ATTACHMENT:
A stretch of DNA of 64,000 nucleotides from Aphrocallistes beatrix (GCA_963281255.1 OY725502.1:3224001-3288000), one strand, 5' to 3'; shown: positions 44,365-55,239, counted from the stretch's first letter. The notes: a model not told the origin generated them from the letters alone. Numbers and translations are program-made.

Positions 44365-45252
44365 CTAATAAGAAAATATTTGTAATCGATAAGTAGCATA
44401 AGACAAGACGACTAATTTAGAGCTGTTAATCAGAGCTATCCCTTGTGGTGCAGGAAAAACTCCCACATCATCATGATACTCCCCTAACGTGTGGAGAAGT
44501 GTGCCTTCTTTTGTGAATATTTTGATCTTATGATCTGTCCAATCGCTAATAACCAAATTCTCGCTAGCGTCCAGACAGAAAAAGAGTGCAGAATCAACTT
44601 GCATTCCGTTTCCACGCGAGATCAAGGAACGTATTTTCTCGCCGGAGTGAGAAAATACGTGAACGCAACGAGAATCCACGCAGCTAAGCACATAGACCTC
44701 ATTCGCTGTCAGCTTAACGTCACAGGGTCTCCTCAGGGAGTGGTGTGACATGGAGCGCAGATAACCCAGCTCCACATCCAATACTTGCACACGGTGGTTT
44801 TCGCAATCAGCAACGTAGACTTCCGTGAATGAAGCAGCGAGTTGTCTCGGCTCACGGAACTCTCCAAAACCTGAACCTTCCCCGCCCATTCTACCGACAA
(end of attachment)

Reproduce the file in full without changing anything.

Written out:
A stretch of DNA of 64,000 nucleotides from Aphrocallistes beatrix (GCA_963281255.1 OY725502.1:3224001-3288000), one strand, 5' to 3'; shown: positions 44,365-55,239, counted from the stretch's first letter. The notes: a model not told the origin generated them from the letters alone. Numbers and translations are program-made.

Positions 44365-45252
44365 CTAATAAGAAAATATTTGTAATCGATAAGTAGCATA
44401 AGACAAGACGACTAATTTAGAGCTGTTAATCAGAGCTATCCCTTGTGGTGCAGGAAAAACTCCCACATCATCATGATACTCCCCTAACGTGTGGAGAAGT
44501 GTGCCTTCTTTTGTGAATATTTTGATCTTATGATCTGTCCAATCGCTAATAACCAAATTCTCGCTAGCGTCCAGACAGAAAAAGAGTGCAGAATCAACTT
44601 GCATTCCGTTTCCACGCGAGATCAAGGAACGTATTTTCTCGCCGGAGTGAGAAAATACGTGAACGCAACGAGAATCCACGCAGCTAAGCACATAGACCTC
44701 ATTCGCTGTCAGCTTAACGTCACAGGGTCTCCTCAGGGAGTGGTGTGACATGGAGCGCAGATAACCCAGCTCCACATCCAATACTTGCACACGGTGGTTT
44801 TCGCAATCAGCAACGTAGACTTCCGTGAATGAAGCAGCGAGTTGTCTCGGCTCACGGAACTCTCCAAAACCTGAACCTTCCCCGCCCATTCTACCGACAA